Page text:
Tuesday, May 13, 2008
All the lives we have yet to name
Lorna Dee Cervantes is one of the most fearless writers I've encountered, writing about any subject matter, pushing always to grasp the inner essence and announce the public identity of whatever is at hand, whether a vast collective movement of people, an intimate shadow of love, the rise and fall of mountain ranges, a flower petal on a window sill, the immediate and personal presence of a friend. This is poetry without hesitation, shunning the academic dance that tiptoes around the truth, insisting always on the true substance of the million and billion faces of the real and more-than-real world.
From the poem "Coffee:
In Guatemala the black buzzardReading Lorna Dee Cervantes, other poets of epic reach come to mind quickly. Throughout DRIVE I hear echoes of Pablo Neruda in Canto General, his great poem epic of South America, the history and politics and the shaping of the earth and the song. I think also of the astonishing poetry of Sharon Doubiago, her great book collections and book-length poems grown up around her life and travels across North America (especially the west coast) in the constant battle zone that is the 20th century.
has replaced the quetzal
as the national bird. The shadow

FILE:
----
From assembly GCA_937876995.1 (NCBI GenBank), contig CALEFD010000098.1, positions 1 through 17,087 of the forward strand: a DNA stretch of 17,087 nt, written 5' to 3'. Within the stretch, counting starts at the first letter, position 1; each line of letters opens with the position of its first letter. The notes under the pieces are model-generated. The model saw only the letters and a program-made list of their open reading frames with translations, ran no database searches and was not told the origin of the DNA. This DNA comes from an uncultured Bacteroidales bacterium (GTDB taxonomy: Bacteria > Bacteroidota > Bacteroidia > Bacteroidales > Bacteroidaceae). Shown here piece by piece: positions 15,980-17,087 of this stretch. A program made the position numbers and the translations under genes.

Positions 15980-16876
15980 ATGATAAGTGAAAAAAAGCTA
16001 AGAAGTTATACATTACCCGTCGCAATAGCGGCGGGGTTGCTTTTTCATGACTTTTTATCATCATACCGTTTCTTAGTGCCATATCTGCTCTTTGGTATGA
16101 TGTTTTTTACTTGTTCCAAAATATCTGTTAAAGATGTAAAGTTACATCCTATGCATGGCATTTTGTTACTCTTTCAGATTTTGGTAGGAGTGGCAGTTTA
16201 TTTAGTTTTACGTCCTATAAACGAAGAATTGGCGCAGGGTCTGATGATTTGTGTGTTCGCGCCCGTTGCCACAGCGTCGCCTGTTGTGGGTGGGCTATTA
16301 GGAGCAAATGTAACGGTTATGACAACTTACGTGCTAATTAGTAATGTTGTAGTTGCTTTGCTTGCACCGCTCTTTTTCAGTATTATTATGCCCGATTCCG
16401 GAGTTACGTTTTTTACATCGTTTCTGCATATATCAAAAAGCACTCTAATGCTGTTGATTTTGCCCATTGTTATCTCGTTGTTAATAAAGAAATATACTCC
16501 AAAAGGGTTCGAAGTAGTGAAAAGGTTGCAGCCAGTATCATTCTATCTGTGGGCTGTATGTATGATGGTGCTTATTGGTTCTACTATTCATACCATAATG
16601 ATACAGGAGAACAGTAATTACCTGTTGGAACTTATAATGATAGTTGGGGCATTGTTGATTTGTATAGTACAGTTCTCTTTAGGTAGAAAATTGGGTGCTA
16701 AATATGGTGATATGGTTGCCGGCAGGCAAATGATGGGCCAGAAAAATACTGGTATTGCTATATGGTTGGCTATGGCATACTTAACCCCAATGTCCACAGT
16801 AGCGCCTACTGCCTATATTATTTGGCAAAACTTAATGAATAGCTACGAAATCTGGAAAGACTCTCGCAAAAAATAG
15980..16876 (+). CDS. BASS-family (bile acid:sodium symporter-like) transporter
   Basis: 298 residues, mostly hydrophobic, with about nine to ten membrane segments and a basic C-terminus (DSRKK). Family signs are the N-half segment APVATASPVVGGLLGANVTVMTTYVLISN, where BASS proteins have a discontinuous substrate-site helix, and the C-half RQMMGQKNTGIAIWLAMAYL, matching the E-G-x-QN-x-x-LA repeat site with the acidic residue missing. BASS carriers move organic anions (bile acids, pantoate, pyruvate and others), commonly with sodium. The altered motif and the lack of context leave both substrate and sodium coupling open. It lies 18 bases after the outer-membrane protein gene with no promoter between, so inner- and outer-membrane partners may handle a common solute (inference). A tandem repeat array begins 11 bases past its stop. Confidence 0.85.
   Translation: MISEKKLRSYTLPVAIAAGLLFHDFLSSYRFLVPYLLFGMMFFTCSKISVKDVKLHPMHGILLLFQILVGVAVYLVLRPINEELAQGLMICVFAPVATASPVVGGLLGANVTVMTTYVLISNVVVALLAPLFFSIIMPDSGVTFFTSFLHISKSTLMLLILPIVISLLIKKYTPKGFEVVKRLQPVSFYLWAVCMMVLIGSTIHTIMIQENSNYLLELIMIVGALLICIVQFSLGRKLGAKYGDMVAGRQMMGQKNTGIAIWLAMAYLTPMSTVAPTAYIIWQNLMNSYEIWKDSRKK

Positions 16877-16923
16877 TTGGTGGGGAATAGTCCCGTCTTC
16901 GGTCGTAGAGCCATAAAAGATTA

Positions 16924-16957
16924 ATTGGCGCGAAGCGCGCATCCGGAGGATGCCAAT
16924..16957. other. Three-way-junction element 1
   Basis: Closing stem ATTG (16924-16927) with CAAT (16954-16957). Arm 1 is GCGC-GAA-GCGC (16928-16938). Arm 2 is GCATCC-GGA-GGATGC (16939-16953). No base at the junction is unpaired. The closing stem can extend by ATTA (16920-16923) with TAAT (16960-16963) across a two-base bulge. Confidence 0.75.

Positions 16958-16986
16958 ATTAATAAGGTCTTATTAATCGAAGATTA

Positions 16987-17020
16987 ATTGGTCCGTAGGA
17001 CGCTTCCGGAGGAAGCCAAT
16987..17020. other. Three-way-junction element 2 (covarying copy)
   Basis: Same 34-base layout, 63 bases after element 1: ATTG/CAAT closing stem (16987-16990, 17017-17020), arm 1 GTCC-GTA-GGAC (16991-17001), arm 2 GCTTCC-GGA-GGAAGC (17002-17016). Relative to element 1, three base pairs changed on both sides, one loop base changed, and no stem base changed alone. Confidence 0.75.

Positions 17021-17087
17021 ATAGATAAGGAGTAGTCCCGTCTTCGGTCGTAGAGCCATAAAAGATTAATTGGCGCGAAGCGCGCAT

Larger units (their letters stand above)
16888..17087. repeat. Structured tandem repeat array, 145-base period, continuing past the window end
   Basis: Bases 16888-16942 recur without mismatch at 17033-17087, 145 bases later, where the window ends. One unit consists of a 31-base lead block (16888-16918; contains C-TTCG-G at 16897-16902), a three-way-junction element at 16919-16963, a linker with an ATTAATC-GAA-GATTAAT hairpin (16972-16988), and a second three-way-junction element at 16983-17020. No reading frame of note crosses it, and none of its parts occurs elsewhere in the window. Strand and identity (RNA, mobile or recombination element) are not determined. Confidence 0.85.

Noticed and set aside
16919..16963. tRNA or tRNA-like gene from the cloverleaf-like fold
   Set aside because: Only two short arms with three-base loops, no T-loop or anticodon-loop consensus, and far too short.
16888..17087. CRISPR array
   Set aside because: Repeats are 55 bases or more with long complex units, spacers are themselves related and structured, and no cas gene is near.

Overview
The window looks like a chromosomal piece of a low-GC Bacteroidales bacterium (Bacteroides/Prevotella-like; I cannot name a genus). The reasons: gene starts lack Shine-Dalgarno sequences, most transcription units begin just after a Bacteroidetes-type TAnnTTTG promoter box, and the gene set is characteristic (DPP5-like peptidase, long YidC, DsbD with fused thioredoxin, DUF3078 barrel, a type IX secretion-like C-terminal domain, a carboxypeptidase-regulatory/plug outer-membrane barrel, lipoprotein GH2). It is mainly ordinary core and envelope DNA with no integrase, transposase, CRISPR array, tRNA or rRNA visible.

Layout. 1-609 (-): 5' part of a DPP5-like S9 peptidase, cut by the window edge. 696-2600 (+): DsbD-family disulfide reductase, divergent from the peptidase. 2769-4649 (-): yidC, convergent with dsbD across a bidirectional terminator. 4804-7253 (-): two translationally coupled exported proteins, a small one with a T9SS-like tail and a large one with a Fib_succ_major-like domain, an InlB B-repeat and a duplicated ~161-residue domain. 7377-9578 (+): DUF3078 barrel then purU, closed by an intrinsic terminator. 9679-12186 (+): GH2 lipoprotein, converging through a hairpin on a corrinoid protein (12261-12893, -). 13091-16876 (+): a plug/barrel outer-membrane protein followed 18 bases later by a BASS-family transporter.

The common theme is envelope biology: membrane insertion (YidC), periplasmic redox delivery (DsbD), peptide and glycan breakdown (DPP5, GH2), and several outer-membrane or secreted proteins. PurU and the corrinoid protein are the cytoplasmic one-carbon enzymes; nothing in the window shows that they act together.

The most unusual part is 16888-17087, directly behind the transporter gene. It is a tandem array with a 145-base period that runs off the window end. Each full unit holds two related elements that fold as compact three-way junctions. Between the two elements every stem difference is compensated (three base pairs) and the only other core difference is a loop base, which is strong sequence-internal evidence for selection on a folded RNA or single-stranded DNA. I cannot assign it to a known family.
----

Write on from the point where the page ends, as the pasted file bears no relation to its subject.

of a man glides across the countryside,
over the deforested plantations; a death
cross burnishes history into myth
as it scours the medicinal land into coffee;
burial mounds that could be sites
of unexcavated knowledge hold only
blasted feathers and the molding bones
of freedom. Golden epaulets glint
in the fluorescent offices, crystal
skulls shine in the eyes of the man
with the machete, within the site
of an AK-47. Under the rubble
of the ruling class, a human heart
beats in the palm, the tumba of ritual mercy
drums in the thunder clap, a hurricane wind
sounds the concha. In Quetzaltenango, foreign
interests plot the futures of Mayan hands
and Incan gold. While on Wall Street,
the black sludge of a people trickles through
cappuccino machines like hissing snakes.
That was another age. I held(From the poem "Tierra y Libertad.")
you in my arms, drunkenly.
Your trembling moon gone
down the smogged horizon.
Your stunted form, your
survivor's heart, your steel
string thumbs working, painting
history in what little space we
wrested -- stolen wall of pock-
marked chalk, matted colors
in a welfare jar. We parted on
the rented rooftops, in a hillside
slum on a rico street of glass
and Spanish tile. One day,
you said, this will all be ours.
Cervantes's voice in her poems modulates with subtlety and ease through the many registers she calls on to tell her story, which is the story of the world in which each of us places our feet and touches the walls and feels the rain. (Even the Bushes and the Cheneys and the Rices of the world cannot escape the rain, though they may delude themselves that they can.) A poem that calls out the liberation of the world from the grip of empire is, also, a love poem, and a love poem is also a poem that dreams the liberation of the world.
Snow sifted in strands(From the poem "Love in New York.")
upon the slicked elms.
It settled in the branches,
gentle as my fan of black
would be upon your chest; the waft